It’s been 20 years since the first ISMB. How has the meeting evolved over the years?

ISMB has gone through several stages. In the very beginning it was almost entirely computer scientists and there were really clear themes that emerged from the meeting. [For example, at] the third meeting … half of the papers were about hidden Markov models. As the field has grown and changed, there is a much less clear division between the computer scientist and the biologist. We’ve really become computational biologists and so the level of biological sophistication has gone up and the field has diversified so that there is really rarely a clear theme anymore; it’s multifaceted and diverse.

Another thing that’s changed is the orientation toward medicine. In the early days of the field, we were grappling with much more basic science problems and while there is still a lot of that, there is a much higher proportion of work that’s translational or clinical. Whether it’s drug repositioning, where I think there is real potential to change the pharmaceutical industry based on the kind of informatics work that’s done here, to an increase in the use of clinical data in the techniques that are being proposed here — whether it’s text mining or patient records or formalin-fixed, paraffin-embedded samples and the challenges in doing transcriptomics in those kinds of clinical samples — we are much more tightly connected to human health than we were 20 years ago.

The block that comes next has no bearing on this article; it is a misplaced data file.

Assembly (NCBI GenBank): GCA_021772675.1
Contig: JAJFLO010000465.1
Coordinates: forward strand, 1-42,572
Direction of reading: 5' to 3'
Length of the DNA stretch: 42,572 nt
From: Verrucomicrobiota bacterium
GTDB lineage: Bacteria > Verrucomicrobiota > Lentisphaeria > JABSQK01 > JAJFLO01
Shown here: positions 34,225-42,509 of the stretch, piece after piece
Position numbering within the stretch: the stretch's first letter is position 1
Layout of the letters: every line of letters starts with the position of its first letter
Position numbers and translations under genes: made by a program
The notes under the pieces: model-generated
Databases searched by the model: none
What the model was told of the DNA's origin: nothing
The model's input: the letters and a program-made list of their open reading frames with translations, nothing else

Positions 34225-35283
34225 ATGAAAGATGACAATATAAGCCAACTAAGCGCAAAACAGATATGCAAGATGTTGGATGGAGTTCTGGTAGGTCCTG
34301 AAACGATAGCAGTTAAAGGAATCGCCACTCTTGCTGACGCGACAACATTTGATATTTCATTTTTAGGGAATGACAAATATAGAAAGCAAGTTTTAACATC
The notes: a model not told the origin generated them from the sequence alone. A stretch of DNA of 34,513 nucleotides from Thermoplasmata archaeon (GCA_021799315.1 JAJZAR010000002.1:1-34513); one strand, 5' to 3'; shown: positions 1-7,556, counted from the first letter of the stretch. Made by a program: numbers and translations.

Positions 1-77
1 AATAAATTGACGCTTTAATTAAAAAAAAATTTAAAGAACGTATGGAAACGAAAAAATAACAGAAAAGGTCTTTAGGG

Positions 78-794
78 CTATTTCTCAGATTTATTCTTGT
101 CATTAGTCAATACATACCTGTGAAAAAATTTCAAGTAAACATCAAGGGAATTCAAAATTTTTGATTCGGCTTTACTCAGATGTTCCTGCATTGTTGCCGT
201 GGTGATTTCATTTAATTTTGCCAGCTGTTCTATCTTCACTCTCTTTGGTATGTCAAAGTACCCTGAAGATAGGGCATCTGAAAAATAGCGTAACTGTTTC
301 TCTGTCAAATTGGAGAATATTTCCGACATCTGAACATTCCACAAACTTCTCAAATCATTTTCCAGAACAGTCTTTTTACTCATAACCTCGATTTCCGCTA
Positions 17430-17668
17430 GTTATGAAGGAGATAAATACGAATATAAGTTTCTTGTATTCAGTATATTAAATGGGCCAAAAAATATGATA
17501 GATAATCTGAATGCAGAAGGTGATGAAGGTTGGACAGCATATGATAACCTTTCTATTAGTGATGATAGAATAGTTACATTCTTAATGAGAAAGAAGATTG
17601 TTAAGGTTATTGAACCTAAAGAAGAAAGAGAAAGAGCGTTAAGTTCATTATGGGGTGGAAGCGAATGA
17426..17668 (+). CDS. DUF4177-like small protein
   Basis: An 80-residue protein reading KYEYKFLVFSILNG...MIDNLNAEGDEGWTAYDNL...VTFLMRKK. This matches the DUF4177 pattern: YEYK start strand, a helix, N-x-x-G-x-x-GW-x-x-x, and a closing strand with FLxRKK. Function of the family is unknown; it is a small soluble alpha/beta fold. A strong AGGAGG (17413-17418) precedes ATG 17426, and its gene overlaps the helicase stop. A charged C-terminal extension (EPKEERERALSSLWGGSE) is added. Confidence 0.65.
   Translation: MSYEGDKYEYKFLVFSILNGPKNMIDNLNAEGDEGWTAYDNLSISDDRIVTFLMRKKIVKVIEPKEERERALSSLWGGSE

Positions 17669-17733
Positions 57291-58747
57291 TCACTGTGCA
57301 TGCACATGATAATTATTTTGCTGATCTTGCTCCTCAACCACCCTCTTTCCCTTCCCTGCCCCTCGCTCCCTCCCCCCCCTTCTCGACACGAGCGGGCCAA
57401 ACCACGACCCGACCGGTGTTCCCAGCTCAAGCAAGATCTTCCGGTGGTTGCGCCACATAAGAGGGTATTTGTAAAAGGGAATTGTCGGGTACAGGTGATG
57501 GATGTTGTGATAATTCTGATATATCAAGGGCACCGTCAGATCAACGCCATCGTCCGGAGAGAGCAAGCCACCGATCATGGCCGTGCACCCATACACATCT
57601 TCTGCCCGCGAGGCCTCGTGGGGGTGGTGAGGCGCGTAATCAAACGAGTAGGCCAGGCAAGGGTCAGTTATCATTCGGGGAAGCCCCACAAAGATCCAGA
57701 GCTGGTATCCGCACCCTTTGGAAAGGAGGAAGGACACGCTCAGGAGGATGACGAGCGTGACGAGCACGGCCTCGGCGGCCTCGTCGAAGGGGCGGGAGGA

Is that a good thing? Does the focus on health mean that bioinformatics tool development in other areas is being neglected?

I think it’s a good thing. Everybody wants to be relevant. Scientists don’t want to do things in the abstract; they want to do things that make a difference in people’s lives. One of the biggest ways to make a difference in people’s lives with bioinformatics is through medicine or pharmacology. There has never been a big contingent of folks working in agriculture but there are always a few … so far, the agricultural impacts have been smaller than the medical ones. And there are plenty of people doing basic science who are trying to understand how life works, [and] not so much trying to affect disease. I think there is a good balance and it will shift around from time to time. It would be great if there were more agricultural kinds of applications … [but] there is much more funding for things with medical applications than there are for ones with ag applications.